How to wash chicken safely and limit the spread of bacteria

Food safety experts do not recommend washing chicken, as doing so could increase the risk of food poisoning contamination. However, some cooks are reluctant to abandon this practice, for them, there are some recommendations about How to wash chicken safely and limit the spread of bacteria and how that can make washing chicken safer.

The Centers for Disease Control and Prevention (CDC) warn that raw chicken is often contaminated with Campylobacter bacteria and sometimes with Salmonella and Clostridium perfringens bacteria.

Read: How to prepare chicken in blue cheese sauce

Washing chicken increases the risk of food poisoning because, during washing, chicken juices can spread into the kitchen and contaminate other foods, utensils, and countertops.

How to wash chicken safely and limit the spread of bacteria

Even the smallest splashes contaminate sinks with germs that can be spread through contact with other foods and hands.

Science News reports from some researchers who have some recommendations for how to wash chicken more safely or carefully. As a study published in AIP Physics of Fluids.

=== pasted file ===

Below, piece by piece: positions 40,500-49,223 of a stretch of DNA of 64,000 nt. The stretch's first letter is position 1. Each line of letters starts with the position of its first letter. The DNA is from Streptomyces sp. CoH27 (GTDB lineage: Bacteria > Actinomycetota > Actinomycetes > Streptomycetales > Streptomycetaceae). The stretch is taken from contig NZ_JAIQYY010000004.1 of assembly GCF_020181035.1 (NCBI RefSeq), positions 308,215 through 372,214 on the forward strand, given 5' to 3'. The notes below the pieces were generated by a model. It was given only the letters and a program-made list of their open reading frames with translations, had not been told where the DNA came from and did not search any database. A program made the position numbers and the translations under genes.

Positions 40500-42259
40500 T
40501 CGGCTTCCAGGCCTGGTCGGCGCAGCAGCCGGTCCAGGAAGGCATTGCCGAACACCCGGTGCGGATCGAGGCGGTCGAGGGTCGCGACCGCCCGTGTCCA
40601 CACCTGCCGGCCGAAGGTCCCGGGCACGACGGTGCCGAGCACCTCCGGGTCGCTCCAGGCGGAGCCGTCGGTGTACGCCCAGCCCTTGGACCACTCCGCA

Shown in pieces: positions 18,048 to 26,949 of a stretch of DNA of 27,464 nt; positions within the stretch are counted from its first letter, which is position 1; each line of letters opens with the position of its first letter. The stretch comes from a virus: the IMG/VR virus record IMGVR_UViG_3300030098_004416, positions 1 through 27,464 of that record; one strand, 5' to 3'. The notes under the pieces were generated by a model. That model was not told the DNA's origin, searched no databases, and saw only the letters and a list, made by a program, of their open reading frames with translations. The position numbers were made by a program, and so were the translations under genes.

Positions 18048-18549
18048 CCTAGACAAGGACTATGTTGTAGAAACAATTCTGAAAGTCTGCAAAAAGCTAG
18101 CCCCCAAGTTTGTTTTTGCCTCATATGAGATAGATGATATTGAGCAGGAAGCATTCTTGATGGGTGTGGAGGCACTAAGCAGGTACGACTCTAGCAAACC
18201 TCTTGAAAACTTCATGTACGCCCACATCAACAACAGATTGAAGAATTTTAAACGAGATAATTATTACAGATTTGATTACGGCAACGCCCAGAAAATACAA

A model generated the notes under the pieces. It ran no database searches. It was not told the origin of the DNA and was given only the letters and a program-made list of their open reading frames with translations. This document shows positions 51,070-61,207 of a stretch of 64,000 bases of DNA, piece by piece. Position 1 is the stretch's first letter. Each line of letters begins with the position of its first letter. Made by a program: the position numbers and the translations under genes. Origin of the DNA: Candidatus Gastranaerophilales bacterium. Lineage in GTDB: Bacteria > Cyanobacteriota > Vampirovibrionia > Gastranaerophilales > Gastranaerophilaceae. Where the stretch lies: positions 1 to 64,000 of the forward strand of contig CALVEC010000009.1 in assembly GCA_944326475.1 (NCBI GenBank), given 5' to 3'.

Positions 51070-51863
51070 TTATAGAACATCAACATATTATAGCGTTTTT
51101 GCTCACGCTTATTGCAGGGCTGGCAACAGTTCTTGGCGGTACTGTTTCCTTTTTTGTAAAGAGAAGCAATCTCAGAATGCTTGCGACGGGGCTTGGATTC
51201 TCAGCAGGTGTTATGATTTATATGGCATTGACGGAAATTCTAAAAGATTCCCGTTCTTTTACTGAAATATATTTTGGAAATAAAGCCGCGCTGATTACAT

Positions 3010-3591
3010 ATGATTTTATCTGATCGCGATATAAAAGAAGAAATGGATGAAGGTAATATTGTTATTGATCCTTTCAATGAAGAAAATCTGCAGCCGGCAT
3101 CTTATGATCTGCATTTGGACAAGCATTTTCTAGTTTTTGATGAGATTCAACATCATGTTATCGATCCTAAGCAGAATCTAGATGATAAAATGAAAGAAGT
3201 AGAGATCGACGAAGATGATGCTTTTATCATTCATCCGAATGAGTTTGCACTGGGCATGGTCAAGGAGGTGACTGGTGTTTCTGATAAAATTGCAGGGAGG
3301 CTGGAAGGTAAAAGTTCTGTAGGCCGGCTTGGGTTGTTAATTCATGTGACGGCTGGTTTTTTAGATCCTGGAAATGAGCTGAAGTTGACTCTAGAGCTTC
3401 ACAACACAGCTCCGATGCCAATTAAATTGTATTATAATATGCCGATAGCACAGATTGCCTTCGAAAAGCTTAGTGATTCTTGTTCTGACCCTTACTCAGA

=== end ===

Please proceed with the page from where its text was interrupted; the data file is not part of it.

Reducing splatter may be part of a multi-pronged approach to controlling germs in the kitchen, according to food safety researcher Ellen Shumaker of North Carolina State University in Raleigh.

How to reduce contamination from washing raw chicken

  • 1. Minimize the distance between the faucet and the surface of the chicken. This helps reduce the spread of bacteria. In tests, if water falls 16 inches before touching a chicken breast or drumstick, germs travel farther, contaminating much of the surrounding area than when water falls from a height of about 6 inches.
  • 2. Consider the water pressure. Turn on the water gradually to avoid creating an explosion of droplets. Lower water pressure reduces splashing and the resulting spread of germs.
  • 3. Perform washing in a short time. After washing the chicken, clean the sink with hot soapy water.
  • 4. Wash your hands with warm soapy water after handling the chicken. The CDC estimates that Salmonella causes more foodborne illness than any other bacteria. Chicken is a major source of these diseases. Approximately 1 in 25 packages of chicken in the supermarket is contaminated with Salmonella.

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